I unearthed this to highlight Descartes’ response. He lacked models to draw from; he didn’t have his future self to consult, nor all those who came after. All he knew is that if he was made to wake up early — as he was in childhood, and again near the end of his life — he failed to adjust to the new schedule, and on top of that got very terribly sick. Out of stark necessity, Descartes pushed for what accommodations he could get in group environments, most notably in schooling, and mostly got them. When he lived on his own, he simply slept when he needed to, and by that time never thought it a burden. 
Four centuries later, Descartes shines like a star in the pages of history. Few care that he made mistakes and pursued some bizarre theories; those are overshadowed by the words and ideas he propounded that still endure today. But even in the stranger weeds of Descartes’ writings, there’s often still a glimmer of truth.
Current economic systems force many people to trade adequate sleep for dollars. The well-off, many of whom have contributed themselves to this problem, very seriously tell masses (who already know) that sleep deprivation is bad, and profit richly from their hectoring. Descartes even knew four centuries ago.  That’s not a lesson we need in 2016.
Descartes, if born into this generation, wouldn’t produce the same things he produced in the 1640s. Most of that ground’s been covered by now, and most of his mistakes then are due to knowledge gaps that have since been filled in. By following his own instincts and his own body, he’d find some truth — and he’d almost certainly make an entirely new set of mistakes to go with it.
But those mistakes, I think, would still be fascinating.
 “Descartes and His Peculiar Sleep Pattern,” Damjanovic et al., Journal of the History of the Neurosciences, 00:1–12, 2015, page 2. Much of this post is commentary on Damjanovic’s paper.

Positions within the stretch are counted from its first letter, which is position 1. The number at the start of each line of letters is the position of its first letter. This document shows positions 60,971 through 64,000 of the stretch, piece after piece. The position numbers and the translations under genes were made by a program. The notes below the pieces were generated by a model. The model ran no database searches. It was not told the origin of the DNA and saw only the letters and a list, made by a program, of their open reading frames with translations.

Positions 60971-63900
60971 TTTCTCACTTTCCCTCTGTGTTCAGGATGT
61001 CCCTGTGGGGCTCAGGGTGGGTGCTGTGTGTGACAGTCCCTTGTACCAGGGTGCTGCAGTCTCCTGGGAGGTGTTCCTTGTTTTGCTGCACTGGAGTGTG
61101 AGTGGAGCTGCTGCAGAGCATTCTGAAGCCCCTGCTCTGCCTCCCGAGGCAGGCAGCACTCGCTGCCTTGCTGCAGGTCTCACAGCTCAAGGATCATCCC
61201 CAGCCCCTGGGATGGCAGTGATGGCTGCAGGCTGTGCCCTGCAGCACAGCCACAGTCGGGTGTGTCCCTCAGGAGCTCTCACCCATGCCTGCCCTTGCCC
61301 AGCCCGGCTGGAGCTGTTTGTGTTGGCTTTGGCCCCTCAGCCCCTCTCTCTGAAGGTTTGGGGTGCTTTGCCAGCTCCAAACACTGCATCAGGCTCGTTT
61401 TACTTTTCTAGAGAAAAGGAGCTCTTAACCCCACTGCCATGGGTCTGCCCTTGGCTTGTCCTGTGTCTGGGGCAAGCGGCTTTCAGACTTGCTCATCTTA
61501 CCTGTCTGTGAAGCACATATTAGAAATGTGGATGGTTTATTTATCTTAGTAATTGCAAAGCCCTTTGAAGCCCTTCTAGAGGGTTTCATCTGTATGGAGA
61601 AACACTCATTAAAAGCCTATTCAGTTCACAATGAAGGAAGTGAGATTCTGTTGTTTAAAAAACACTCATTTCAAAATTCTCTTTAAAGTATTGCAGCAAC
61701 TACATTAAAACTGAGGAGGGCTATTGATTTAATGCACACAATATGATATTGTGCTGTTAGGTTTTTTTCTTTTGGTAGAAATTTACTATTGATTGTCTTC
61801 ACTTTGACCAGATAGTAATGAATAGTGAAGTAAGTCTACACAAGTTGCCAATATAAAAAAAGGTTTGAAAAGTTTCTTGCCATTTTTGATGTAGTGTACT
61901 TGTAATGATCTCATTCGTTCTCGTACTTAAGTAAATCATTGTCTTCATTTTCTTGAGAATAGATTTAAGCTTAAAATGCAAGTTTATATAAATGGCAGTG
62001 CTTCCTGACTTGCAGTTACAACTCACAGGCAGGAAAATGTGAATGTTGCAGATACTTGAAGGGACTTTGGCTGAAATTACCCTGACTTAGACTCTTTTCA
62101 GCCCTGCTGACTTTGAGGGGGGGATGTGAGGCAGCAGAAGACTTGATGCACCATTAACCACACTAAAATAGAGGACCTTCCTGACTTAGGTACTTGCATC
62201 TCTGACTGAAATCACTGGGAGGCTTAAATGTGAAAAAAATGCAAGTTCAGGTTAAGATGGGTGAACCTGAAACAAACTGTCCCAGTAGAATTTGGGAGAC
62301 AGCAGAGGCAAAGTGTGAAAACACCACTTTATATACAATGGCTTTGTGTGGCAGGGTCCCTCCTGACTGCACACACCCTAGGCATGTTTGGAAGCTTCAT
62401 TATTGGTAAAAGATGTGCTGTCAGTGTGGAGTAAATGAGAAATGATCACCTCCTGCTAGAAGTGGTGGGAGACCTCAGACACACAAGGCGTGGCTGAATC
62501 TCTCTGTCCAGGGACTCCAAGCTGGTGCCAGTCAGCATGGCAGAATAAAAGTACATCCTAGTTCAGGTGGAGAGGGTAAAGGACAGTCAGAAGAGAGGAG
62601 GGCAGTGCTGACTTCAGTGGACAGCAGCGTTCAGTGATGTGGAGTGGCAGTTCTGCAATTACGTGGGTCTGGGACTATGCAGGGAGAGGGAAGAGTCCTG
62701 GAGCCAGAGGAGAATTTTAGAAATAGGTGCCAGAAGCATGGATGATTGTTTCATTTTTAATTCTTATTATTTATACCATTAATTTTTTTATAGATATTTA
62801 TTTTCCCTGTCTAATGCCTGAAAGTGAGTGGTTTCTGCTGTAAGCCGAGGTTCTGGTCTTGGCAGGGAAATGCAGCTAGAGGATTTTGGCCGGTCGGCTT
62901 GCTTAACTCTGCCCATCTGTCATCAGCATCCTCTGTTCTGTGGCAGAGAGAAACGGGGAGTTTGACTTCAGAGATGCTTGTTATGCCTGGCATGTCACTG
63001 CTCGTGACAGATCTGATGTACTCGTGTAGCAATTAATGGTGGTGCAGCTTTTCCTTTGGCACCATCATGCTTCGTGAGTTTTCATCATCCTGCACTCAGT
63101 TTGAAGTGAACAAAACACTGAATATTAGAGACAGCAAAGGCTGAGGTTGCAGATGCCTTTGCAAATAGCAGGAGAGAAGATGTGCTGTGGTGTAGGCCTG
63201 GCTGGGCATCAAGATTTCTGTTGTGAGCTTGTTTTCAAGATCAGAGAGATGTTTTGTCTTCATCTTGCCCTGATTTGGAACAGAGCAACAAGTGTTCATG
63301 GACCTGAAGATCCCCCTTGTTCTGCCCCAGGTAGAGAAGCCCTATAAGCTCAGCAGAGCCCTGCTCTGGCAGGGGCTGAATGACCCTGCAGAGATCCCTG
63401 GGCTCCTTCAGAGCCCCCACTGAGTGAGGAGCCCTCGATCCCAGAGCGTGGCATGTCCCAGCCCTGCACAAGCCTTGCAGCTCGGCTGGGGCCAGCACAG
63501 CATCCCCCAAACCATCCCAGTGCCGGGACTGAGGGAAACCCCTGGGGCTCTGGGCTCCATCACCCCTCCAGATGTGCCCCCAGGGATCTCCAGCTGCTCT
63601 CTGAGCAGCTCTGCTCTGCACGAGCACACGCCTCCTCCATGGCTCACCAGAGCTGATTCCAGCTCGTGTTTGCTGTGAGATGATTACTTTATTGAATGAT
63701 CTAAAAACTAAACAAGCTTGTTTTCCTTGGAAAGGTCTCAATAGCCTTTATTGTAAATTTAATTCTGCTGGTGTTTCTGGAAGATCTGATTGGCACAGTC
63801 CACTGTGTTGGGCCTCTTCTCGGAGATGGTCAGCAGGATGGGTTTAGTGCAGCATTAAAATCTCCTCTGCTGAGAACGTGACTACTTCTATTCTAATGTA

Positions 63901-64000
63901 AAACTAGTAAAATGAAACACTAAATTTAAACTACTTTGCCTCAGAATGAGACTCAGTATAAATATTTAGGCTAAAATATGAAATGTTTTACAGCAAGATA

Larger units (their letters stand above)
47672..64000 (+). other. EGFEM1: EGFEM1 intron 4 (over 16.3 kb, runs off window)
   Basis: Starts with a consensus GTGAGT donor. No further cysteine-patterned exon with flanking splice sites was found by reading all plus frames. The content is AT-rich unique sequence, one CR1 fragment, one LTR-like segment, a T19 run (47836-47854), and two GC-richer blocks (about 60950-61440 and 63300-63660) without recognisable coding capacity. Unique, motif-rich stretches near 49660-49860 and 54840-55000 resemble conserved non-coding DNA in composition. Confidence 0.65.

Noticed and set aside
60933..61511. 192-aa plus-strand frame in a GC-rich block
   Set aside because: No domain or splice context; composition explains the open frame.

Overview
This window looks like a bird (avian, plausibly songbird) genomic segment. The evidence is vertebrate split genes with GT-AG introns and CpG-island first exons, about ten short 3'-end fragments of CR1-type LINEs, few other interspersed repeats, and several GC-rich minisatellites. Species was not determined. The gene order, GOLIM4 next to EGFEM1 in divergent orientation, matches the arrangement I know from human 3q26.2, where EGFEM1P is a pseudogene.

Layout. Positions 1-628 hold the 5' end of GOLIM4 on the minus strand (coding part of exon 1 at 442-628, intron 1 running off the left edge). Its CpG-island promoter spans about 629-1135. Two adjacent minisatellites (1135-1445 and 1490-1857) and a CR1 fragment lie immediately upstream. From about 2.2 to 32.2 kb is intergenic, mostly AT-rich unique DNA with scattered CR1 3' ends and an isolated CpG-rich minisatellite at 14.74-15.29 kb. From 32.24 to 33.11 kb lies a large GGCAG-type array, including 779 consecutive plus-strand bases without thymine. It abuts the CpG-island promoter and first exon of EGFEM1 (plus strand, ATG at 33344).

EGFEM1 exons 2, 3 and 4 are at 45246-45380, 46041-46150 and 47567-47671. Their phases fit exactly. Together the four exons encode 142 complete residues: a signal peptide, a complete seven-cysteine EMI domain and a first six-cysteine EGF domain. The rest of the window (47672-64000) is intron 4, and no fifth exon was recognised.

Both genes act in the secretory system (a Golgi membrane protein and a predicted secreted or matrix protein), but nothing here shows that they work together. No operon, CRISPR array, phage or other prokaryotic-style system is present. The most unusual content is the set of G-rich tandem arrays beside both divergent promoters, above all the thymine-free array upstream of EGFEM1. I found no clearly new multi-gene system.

Damjanovic, 3.
 “Human: The Science Behind What Makes Us Unique,” Gazzaniga, 1st ed., 2008, 13; 33. The whole right side of the brain can be disconnected from the left, with relatively few ill effects; but similar, originally redundant structures the left and right hemispheres have been repurposed, to some extent, for specialized functions. Oddly, though this is not the case for most mammals, it is for birds.
 The pineal gland, the retina, the superchiasmatic nucleus (part of the hypothalamus), and the superior cervical ganglion.
 Damjanovic, 7.
 DSP means “delayed sleep phase”; I’m not expanding its acronym because of my distaste for the general connotations of the word “delayed” here. I was born with this condition; it’s no temporary anomaly, and I’m not going to be back on the air at a more convenient time next week. Using only the acronym allows me to focus on the thing itself, not its name.
Damjanovic et al. also discuss a “secondary” DSP. The basic idea is that adolescents somehow screw up their own sleep schedules on purpose; it presents like DSP except that it’s allgedly fixable through the patient’s own effort. Diagnosing someone with secondary DSP when they really have primary DSP is potentially lucrative for the therapist, but often very painful for the patient.
 Damjanovic, 6. “Since sleep in patients with DSP is essentially normal, albeit pushed into later hours, when left to choose the sleep schedule that feels natural to them, their sleep complaints typically dissipate. For many patients […] following their natural sleep timing could be the only viable outcome.”
 Damjanovic, 8-9.
 Damjanovic, 6.
 Damjanovic, 5. Descartes vividly described wakefulness as a process by which “the substance of the brain is dried up and its pores enraged”; sleep, he said very accurately, is “nourishment for the brain.”